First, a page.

Nature and the sensuality that lives within it, the hidden places in a landscape where encounters can take place, the light still visible through closed eyelids, the shapes that blur as they fly past a car window or filter through lazily lowered lashes.
For her solo exhibition “Land of Fools and Lovers”, Jessica Skowroneck made new paintings in varying sizes. Her work balances the figurative and the abstract, sometimes recognisable as a landscape and sometimes only as a hint of one. Then, paint, colour and light take on a leading role. She creates a setting for invisible characters in stories of desire, physicality and sensuality. At the same time nature itself - the setting - becomes the most important character. The landscape is the body; nature and everything living in it is the beloved.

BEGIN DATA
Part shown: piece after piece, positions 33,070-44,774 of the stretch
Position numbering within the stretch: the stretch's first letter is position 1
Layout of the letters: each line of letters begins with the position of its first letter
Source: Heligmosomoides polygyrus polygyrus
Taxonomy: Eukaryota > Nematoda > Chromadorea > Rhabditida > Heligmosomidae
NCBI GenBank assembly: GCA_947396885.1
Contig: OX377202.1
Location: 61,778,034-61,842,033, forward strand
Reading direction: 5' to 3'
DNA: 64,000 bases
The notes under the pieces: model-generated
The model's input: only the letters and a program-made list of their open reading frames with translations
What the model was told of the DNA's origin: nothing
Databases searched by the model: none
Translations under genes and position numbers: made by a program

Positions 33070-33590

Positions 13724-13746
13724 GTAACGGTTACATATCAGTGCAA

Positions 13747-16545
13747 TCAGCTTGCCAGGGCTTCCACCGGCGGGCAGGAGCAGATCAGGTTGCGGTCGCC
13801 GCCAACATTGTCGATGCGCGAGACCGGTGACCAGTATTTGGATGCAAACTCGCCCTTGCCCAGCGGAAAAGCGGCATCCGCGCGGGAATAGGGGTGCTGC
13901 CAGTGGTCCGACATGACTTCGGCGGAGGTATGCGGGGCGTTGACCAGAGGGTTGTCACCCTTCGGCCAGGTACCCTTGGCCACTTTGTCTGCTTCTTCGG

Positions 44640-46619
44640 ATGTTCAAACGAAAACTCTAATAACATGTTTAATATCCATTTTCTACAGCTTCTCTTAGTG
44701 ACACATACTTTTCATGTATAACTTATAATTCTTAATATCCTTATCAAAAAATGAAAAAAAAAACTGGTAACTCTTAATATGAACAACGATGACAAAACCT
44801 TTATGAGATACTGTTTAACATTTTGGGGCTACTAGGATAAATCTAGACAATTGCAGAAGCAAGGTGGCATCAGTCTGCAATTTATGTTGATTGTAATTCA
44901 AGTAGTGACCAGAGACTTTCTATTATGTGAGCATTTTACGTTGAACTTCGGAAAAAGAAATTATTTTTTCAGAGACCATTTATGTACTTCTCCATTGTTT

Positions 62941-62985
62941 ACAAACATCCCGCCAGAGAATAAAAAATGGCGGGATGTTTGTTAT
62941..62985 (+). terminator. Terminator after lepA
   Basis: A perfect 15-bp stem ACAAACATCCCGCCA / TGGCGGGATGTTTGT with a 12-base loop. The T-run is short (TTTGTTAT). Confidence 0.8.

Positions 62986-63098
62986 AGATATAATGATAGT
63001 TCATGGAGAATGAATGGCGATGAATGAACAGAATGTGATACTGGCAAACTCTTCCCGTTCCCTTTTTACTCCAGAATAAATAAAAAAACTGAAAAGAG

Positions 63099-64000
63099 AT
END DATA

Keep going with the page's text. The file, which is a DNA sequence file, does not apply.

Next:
She asks herself if it’s foolish to still long to experience unity with nature today. Is it already too late? Or is the very act of awakening this desire the best way to change how we live our lives? Maybe seeing humanity as an intrinsic part of nature – and, in doing so, acknowledging the nature within ourselves – can be a powerful way to learn to love and care for ourselves and our surroundings.